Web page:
The FCC has asked interested parties to comment on the abundant number of ex partes filed in the 800 MHz rebanding order, including Nextel Communications’ request to alter the amount of money it would pay in the rebanding process.

Under the order approved in July, Nextel would be required to contribute $4.8 billion in assets--$3.2 billion in cash and $1.6 billion in spectrum--to pay for rebanding to alleviate interference with public-safety communications operating at the frequencies in return for contiguous spectrum blocks in the 800 MHz and 1.9 GHz bands.

Nextel said in September that it discovered an error in the calculations the FCC used to determine the value of the spectrum it would contribute to the process and asked the agency to credit it an additional $452 million to $740 million, thereby reducing its minimum cash outlay by that amount.

In addition to the spectrum-valuation question, comments are being requested on a host of other items associated with the controversial order, including the mechanics of the rebanding process and short-term interference issues.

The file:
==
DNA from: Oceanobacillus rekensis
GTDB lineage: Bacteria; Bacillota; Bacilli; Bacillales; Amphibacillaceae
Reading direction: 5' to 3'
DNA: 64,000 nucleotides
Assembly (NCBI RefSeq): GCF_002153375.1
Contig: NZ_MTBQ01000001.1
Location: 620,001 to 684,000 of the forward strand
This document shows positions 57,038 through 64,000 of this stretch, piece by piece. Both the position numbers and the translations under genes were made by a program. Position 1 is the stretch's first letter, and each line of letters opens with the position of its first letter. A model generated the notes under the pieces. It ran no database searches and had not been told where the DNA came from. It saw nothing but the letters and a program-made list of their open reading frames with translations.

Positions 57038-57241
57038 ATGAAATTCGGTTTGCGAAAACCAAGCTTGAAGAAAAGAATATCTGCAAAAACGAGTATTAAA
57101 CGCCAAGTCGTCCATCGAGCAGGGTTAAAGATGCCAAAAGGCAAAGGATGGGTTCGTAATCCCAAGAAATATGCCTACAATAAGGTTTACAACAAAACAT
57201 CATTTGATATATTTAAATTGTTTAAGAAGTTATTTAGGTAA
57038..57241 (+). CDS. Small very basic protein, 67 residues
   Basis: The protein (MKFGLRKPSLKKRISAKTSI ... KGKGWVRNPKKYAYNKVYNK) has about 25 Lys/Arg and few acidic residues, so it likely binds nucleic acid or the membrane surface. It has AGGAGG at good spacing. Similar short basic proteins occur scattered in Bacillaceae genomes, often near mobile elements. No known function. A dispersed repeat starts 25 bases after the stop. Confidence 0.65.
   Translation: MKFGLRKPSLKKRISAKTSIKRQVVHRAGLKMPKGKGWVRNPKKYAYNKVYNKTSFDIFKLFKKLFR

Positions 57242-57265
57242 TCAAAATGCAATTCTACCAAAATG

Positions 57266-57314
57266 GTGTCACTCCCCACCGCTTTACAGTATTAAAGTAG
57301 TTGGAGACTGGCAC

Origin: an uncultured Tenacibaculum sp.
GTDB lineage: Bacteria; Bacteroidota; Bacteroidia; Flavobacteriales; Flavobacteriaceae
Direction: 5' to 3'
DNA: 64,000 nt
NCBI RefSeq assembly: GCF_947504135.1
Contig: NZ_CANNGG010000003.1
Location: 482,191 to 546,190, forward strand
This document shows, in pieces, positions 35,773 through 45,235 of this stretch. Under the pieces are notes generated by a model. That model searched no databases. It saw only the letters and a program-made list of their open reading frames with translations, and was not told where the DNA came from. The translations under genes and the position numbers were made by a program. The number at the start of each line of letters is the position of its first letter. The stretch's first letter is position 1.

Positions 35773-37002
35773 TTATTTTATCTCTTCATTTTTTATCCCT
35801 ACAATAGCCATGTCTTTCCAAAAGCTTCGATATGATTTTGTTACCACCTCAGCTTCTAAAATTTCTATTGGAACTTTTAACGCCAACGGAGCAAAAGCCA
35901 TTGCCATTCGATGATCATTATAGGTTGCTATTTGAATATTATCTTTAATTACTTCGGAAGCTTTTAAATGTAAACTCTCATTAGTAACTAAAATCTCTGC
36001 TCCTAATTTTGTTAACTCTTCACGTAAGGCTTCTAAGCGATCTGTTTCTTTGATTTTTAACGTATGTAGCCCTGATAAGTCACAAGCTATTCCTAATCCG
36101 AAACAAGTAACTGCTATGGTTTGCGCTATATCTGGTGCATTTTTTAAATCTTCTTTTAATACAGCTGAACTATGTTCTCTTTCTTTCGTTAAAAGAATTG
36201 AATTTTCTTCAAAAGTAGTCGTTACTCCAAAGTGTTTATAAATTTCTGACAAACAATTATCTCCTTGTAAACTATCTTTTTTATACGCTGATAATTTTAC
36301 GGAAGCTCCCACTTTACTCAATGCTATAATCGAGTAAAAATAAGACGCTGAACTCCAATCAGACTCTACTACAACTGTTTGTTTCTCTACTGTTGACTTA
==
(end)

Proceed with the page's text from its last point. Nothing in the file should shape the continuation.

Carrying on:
“We’re pleased that they’re putting it out and continuing to move the process forward,” Nextel spokeswoman Leigh Horner said. “This is very important for public safety.”

While some observers said the FCC could make such a change administratively, others said such changes would require further comment and an additional vote by the commission. FCC Commissioner Kathleen Abernathy has said she believes the commission should vote again if it decides to alter Nextel’s payment amount.

An FCC spokeswoman said the agency is hopeful the order--released in August after being approved unanimously in July--will be published in the Federal Register before the end of the month and that publication of the request for further comment would occur shortly thereafter. The latest round of comments must be submitted within 10 days of the comment request being published in the Federal Register.